With the ink barely dry on the new Regulation Z (Truth in Lending) credit card rules, the Federal Reserve Board has issued proposed amendments. The Fed cited the need to "resolve confusion" regarding compliance with the new rules, which implemented the Credit Card Accountability Responsibility and Disclosure Act of 2009.

Highlights of the proposed amendments, published in the Federal Register on November 2, 2010, include the following:

  • With limited exceptions, the CARD Act provides that issuers may not charge, during the first year a credit card account is open, total fees exceeding 25 percent of the account's initial credit limit (or 25 percent of any lower credit limit that applies during the first year). The proposal would provide that application and similar fees required to be paid before account opening are included in the limit on total fees that may be charged during the first year an account is open. This represents a change from the existing regulation and corresponding Fed guidance. Additionally, the proposal would clarify that (1) an account is considered open no earlier than the date on which the consumer may first use it to engage in transactions, and (2) the total fee limit includes not only fees charged to the account but also fees collected from other sources, such as those charged to a consumer's deposit account.
  • The proposal would substantially expand the sweep of the CARD Act provisions applicable to "credit cards" by providing that an account number that accesses an open-end line of credit to purchase goods and services creates a "credit card," even if there is no plastic or other tangible card.
  • The CARD Act rules generally require that consumers receive 45 days' advance notice of certain fee increases. The proposal would permit a card issuer to increase a temporary or promotional fee without such notice if the issuer provided the consumer with an advance disclosure of the period during which the lower fee would apply and the fee that would apply afterward.
  • The proposal would provide that any open-end (not home-secured) plan with a variable rate that is subject to a fixed minimum interest rate or "floor" does not qualify for the variable-rate exception to the 45-day advance notice requirement. That exception applies to increases in a variable annual percentage rate based on an index that is not under the creditor's control and available to the general public.
  • The proposal would make promotional programs that waive or rebate finance charges for a specified period subject to the same limitations on rate or fee increases as promotional programs that charge a reduced rate or fee for a specified period. Thus, a card issuer that offers to waive interest charges if the cardholder pays a purchase within a promotional period could not (1) provide a promotional period of less than six months; (2) prospectively terminate a promotional benefit, except for a payment delinquency of at least 60 days or failure to meet the promotional terms for the entire promotional period; and/or (3) retroactively terminate promotional benefits for any reason.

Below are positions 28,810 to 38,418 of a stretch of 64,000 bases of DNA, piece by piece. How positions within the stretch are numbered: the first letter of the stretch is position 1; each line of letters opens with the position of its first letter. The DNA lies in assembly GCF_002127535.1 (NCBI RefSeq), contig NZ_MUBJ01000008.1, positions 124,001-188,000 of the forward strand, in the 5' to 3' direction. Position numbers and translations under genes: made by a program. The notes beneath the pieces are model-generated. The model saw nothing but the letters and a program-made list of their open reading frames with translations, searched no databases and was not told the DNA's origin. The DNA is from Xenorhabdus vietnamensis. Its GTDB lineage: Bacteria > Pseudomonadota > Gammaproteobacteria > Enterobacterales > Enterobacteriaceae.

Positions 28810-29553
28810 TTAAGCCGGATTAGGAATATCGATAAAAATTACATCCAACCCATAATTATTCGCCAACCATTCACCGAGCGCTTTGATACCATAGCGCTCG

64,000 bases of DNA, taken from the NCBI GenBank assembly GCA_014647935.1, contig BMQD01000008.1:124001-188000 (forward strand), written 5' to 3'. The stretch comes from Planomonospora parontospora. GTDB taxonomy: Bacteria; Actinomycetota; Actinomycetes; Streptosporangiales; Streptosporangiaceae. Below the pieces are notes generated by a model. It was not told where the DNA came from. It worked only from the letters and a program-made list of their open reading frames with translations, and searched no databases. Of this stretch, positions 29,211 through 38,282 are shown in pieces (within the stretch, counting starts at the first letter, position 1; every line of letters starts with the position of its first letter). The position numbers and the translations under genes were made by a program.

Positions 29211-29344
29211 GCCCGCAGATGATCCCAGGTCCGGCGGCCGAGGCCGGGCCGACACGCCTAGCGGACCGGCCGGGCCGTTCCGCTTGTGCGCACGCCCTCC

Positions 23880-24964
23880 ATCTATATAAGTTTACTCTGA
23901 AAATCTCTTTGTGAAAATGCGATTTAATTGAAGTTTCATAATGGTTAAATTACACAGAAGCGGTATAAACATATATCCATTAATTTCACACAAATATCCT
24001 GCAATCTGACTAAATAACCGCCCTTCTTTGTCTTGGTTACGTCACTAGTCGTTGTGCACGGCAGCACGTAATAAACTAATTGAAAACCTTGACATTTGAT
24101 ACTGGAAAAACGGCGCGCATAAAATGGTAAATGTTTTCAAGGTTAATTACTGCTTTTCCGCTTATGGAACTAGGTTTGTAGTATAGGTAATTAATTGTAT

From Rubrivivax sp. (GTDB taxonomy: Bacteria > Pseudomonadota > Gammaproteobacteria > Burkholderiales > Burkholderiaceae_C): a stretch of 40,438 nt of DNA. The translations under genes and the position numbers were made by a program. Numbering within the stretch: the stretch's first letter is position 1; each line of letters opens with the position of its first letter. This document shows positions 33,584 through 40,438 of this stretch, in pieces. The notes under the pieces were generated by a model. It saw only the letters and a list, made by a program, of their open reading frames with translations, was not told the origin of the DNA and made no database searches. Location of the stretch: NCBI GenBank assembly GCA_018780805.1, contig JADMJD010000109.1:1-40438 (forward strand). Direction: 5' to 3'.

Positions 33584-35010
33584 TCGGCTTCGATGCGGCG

• The proposal would provide that the "conforming" payments that must be credited as of the date of receipt are not limited to payments received by a means specified on or with the periodic statement but include any specific payment method that a creditor "promotes" (such as by disclosing on its Web site or stating in its advertisements that payments can be made at its branches). It would also prohibit a third-party service provider or other third party from charging a separate fee for receiving a credit card payment unless it was for same-day crediting of a payment made with the help of a customer service representative.
  • The proposal would allow a card issuer to allocate the amount paid by a consumer in excess of the required balance to a secured balance if requested by the consumer, even if the rate on other unsecured balances is higher.
  • In evaluating a consumer's ability to make the required payments before opening a new credit card account or increasing the credit limit on an existing account, a card issuer would be required to consider the consumer's independent ability to make the payments and could not consider only household income.
  • The proposal would close a gap inadvertently created by the CARD Act and CARD Act rules by adding language requiring that, for open-end consumer credit plans not accessed by a credit card and without a grace period, creditors must adopt reasonable procedures to ensure that periodic statements are mailed or delivered at least 14 days before the date on which the required minimum periodic payment must be made to avoid being treated as late for any purpose, and that payments received within 14 days after mailing or delivery of the periodic statement are not treated as late for any purpose.

The proposal also contains clarifications to various other Reg Z provisions, including those dealing with (1) the tabular disclosures that must be provided with credit and charge card applications and solicitations and the initial disclosures for open-end (not home-secured) credit; (2) billing error resolution procedures; (3) required disclosures in periodic statements, change-in-terms, and other subsequent notices and advertising; (4) limits on penalty fees and on increasing rates and fees; (5) Internet posting of credit card agreements and the submission of such agreements to the Fed; and (6) reevaluation of rate increases. Comments on the proposal must be received by January 3, 2011.